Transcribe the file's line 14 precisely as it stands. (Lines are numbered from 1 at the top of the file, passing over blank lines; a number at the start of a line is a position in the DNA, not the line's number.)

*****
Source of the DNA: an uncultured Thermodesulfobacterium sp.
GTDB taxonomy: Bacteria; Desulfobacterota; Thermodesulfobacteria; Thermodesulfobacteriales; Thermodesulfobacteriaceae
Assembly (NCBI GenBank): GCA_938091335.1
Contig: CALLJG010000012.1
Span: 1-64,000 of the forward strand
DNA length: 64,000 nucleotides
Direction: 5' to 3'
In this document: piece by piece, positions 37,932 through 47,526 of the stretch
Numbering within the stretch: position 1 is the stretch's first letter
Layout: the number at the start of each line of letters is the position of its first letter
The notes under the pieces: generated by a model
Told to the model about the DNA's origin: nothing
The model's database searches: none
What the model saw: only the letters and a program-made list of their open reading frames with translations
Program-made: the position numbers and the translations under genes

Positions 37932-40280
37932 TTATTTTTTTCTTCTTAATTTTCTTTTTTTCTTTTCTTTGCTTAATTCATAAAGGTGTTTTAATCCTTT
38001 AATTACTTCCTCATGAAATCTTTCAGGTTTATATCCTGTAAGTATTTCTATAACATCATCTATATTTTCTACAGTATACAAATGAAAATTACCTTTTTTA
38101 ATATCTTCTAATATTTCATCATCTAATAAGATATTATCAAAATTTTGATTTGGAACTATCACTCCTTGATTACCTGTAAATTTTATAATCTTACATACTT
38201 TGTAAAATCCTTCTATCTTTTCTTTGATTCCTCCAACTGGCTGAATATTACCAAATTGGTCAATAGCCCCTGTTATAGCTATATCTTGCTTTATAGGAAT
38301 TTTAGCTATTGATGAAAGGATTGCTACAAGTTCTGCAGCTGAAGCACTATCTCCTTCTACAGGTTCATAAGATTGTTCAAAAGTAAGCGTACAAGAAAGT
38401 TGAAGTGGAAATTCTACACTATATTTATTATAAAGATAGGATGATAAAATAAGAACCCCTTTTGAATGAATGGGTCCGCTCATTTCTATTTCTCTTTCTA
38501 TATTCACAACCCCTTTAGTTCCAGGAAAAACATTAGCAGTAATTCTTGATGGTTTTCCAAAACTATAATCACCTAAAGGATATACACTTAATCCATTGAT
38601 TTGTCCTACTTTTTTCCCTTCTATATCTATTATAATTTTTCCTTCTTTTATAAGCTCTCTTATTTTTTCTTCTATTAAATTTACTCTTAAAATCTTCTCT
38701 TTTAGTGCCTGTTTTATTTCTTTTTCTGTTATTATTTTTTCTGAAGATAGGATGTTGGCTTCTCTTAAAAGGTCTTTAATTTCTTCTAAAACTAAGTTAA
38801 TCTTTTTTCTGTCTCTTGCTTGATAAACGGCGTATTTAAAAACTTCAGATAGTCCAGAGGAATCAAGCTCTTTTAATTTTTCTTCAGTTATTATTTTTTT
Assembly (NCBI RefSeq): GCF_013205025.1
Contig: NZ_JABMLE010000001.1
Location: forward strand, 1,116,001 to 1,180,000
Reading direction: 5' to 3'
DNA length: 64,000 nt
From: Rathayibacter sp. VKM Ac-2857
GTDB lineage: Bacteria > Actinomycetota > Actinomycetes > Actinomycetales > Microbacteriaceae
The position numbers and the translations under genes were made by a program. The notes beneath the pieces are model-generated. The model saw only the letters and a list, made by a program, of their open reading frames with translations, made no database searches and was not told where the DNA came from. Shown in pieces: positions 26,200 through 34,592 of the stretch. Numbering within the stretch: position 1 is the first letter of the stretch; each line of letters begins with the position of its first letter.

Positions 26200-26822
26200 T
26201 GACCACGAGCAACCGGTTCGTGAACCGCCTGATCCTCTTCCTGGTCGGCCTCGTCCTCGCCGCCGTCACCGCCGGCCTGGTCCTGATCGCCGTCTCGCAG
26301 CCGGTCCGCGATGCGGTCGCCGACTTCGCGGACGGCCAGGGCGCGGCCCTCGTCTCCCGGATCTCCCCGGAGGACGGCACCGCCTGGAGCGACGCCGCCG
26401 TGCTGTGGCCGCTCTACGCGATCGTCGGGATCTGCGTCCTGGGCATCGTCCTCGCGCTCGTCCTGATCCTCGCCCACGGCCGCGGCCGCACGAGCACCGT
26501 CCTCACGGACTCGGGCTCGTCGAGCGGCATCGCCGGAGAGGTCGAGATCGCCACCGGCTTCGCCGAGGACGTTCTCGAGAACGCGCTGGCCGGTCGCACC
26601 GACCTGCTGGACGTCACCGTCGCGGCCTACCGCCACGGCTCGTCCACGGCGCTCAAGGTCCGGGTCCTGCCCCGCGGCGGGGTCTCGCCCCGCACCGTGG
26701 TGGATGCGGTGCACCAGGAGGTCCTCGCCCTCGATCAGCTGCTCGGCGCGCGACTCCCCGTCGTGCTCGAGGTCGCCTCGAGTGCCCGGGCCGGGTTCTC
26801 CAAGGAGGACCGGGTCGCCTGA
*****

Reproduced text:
What the model saw: only the letters and a program-made list of their open reading frames with translations